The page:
The Grant Museum of Zoology is one of my favourites in London. The building is very near the Euston UCL campus, which to my mind is about as quintessential as London university buildings get (although my own alma meter, Goldsmiths, looked nothing like this!). Anyway, as we know, I love animals and I am passionate about animal rights so the Museums slant on ecology and biodiversity is perfect for me.
One of the most emotive exhibits is on extinct animals which includes the fur and skeleton of a thylacine – otherwise known as the Tasmanian Tiger. This animal went in extinct in the 1930s and remarkably we have video footage which I’ve linked below. I remember first seeing this short video when I was about 16 and basically weeping for hours; I was so moved to be seeing an animal that simply no longer existed and will never walk the earth again. I find it so upsetting to think of how many thousands of years it takes for each species of animal to evolve, and in the short time we’ve been around we are just watching species die. It’s those thoughts that enforce my resolve to try and live in a green and ethical way.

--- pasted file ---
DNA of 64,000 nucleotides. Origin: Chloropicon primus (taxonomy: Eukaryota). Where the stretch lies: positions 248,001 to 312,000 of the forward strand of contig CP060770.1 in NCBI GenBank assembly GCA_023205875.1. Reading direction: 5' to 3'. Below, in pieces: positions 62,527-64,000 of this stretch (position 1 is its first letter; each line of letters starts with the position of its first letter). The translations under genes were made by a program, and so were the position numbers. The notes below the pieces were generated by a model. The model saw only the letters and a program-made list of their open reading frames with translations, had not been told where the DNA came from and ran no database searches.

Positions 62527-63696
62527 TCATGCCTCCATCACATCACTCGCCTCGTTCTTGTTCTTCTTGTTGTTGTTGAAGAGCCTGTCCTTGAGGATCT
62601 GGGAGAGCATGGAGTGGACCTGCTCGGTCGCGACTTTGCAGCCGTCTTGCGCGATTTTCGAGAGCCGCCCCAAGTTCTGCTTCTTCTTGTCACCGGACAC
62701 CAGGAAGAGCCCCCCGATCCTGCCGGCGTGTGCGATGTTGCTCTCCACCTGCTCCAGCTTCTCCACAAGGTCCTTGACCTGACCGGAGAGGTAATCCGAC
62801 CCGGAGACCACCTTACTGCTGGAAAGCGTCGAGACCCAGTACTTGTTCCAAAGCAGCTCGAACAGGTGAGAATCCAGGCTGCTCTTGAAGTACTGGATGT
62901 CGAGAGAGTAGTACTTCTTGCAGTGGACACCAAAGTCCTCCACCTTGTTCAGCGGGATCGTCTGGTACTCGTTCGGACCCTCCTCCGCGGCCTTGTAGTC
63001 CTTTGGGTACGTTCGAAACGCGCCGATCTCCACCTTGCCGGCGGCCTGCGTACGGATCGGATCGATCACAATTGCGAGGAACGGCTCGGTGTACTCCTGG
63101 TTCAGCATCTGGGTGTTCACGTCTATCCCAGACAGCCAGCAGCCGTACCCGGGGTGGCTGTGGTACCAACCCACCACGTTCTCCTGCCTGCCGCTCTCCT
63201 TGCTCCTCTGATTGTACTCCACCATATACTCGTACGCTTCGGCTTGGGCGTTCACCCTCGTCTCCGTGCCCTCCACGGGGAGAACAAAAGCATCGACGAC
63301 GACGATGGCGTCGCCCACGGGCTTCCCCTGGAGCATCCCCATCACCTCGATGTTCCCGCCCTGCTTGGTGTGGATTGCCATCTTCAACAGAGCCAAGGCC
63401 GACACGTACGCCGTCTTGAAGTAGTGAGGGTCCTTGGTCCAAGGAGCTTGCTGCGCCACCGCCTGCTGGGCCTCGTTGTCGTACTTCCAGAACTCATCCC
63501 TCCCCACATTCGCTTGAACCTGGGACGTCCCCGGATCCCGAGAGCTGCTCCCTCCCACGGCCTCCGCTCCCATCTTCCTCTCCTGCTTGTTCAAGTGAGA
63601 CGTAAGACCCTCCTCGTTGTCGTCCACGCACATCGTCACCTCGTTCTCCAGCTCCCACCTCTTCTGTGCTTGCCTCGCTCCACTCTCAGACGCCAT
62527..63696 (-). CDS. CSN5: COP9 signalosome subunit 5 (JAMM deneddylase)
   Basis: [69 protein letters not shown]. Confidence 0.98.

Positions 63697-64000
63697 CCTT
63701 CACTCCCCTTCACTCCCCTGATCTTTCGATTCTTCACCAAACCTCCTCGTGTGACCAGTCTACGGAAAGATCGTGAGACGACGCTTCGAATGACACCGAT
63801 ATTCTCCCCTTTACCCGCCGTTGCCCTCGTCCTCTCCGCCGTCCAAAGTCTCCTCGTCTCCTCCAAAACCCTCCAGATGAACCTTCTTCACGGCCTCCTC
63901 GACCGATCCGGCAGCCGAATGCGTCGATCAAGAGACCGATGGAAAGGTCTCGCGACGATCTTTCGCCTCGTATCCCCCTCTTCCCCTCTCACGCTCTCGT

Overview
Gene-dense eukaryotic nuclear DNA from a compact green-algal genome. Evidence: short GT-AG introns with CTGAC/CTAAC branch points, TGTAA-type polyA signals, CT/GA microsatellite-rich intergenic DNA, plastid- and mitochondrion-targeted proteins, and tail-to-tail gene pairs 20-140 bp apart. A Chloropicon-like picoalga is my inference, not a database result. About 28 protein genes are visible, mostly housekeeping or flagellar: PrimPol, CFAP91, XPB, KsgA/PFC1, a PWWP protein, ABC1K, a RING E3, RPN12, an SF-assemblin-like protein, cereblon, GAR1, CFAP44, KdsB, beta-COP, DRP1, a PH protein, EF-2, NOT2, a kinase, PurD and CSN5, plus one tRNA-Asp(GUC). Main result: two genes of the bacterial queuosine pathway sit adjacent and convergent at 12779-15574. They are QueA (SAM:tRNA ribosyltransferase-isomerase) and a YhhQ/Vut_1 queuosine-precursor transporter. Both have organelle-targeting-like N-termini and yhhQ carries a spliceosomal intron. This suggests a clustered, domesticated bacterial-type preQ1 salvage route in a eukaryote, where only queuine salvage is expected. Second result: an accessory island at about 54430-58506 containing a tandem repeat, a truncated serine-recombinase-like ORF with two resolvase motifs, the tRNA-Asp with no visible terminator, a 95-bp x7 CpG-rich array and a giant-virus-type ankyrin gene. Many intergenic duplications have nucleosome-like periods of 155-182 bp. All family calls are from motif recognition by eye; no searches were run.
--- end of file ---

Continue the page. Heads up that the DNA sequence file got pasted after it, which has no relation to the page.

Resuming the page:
I was also really interested in the wall of slides. As the description said there are tons and tons of creatures that are too small to house in a cabinet so a slide makes more sense; in practise the wall of slides is overwhelming to look at! The slide that stuck out most to me was this one of “helobdella stagnalis”. It’s a species of leech so not the most instagrammable, but I was weirdly moved by the mother leech and her babies on the slide alongside the description that babies were “carried”.
On a side note, these images are the first featuring my new lens! I also just wanted to mention my readers blog survey – if you haven’t taken part there’s just one week left to tell me what you think and I’d be so grateful!